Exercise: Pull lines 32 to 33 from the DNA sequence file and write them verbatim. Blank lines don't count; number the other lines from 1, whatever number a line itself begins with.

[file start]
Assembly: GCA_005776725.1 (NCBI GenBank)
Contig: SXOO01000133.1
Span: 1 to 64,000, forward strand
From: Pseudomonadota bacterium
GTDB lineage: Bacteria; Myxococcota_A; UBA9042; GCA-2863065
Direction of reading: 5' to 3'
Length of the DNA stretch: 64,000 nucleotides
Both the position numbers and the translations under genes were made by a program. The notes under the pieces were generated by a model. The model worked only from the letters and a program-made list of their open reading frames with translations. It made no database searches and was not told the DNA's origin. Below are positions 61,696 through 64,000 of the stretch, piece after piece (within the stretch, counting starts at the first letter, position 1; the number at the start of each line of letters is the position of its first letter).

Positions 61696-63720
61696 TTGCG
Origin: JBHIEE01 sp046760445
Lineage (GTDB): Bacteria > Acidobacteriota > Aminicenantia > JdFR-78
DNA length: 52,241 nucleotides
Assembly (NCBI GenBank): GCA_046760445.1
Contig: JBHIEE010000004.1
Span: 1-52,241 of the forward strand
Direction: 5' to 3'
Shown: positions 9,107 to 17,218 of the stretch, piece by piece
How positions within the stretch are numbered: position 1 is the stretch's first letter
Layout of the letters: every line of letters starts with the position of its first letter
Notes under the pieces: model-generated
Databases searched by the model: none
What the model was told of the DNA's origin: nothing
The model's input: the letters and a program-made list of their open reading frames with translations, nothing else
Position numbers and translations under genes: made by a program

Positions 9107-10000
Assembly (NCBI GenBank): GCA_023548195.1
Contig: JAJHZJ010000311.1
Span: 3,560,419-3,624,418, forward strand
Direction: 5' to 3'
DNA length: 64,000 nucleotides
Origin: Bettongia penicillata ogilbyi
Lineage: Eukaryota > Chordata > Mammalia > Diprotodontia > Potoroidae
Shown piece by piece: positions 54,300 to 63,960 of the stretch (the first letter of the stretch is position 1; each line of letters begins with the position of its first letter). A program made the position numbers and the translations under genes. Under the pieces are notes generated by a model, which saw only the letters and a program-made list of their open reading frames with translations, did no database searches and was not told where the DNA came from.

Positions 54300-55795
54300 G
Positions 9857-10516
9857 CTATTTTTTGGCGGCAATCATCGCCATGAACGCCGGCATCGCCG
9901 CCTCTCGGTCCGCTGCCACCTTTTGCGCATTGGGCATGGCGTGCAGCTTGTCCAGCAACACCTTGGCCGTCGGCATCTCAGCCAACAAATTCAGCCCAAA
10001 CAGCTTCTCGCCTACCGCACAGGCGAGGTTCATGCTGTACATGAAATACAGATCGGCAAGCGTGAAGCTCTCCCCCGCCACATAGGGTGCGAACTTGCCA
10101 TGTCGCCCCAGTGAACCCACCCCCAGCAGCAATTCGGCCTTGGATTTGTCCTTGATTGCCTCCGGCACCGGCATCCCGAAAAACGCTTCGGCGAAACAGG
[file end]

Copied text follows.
Origin: Bettongia penicillata ogilbyi
Lineage: Eukaryota > Chordata > Mammalia > Diprotodontia > Potoroidae